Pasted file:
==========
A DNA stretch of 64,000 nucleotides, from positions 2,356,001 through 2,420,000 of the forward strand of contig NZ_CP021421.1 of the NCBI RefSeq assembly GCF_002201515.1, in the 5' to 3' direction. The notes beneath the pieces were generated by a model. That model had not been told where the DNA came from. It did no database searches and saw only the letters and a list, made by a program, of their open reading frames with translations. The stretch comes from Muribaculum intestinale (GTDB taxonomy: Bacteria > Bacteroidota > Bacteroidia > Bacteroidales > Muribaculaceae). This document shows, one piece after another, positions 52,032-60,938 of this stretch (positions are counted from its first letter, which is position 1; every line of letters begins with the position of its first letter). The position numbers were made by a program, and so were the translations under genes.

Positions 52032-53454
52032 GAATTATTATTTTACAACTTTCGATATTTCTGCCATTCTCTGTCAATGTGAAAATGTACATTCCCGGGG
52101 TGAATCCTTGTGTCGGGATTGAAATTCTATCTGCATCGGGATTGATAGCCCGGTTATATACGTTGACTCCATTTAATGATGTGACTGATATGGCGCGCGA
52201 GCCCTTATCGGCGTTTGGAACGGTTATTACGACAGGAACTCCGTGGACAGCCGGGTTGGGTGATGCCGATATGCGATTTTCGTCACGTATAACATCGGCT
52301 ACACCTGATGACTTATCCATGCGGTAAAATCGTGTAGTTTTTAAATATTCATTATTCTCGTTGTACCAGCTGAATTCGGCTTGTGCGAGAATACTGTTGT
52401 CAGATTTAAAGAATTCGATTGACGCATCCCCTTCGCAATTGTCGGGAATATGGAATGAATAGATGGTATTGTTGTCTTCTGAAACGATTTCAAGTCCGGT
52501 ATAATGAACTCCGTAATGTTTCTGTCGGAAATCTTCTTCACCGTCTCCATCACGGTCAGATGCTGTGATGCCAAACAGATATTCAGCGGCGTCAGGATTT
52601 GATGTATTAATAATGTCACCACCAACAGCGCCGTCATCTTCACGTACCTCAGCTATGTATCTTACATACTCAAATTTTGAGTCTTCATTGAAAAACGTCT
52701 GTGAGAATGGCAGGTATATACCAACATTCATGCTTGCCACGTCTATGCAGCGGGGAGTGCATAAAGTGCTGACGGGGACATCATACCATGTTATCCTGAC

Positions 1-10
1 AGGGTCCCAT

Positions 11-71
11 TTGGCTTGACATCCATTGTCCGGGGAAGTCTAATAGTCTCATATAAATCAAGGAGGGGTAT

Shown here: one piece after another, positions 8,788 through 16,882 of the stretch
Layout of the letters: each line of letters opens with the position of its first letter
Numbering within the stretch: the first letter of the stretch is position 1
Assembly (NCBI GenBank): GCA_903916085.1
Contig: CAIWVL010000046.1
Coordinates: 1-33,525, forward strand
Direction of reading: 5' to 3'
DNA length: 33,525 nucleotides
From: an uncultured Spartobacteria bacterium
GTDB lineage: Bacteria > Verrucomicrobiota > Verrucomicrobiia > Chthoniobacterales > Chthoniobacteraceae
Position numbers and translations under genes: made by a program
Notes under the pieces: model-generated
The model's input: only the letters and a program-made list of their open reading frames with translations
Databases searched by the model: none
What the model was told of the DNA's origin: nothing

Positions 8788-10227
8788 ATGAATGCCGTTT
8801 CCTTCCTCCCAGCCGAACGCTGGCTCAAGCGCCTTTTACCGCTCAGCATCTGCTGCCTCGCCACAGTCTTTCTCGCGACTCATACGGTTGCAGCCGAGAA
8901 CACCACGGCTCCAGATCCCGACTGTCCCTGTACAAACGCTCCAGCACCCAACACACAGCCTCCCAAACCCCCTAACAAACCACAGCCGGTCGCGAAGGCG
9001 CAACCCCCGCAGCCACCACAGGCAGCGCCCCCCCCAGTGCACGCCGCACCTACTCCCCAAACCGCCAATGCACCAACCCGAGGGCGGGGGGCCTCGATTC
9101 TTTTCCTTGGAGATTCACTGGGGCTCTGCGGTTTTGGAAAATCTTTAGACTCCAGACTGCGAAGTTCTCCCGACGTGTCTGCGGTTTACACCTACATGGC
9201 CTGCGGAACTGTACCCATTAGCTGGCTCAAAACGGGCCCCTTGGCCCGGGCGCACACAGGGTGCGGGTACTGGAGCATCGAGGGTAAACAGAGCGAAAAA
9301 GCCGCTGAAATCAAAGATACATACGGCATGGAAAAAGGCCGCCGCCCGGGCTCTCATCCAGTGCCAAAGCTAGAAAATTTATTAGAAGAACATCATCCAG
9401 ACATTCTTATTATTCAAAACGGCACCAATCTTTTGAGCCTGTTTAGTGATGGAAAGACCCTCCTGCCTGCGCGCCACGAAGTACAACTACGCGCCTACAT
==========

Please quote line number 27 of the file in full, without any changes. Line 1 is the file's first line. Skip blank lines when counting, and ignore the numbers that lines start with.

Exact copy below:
The model's input: only the letters and a program-made list of their open reading frames with translations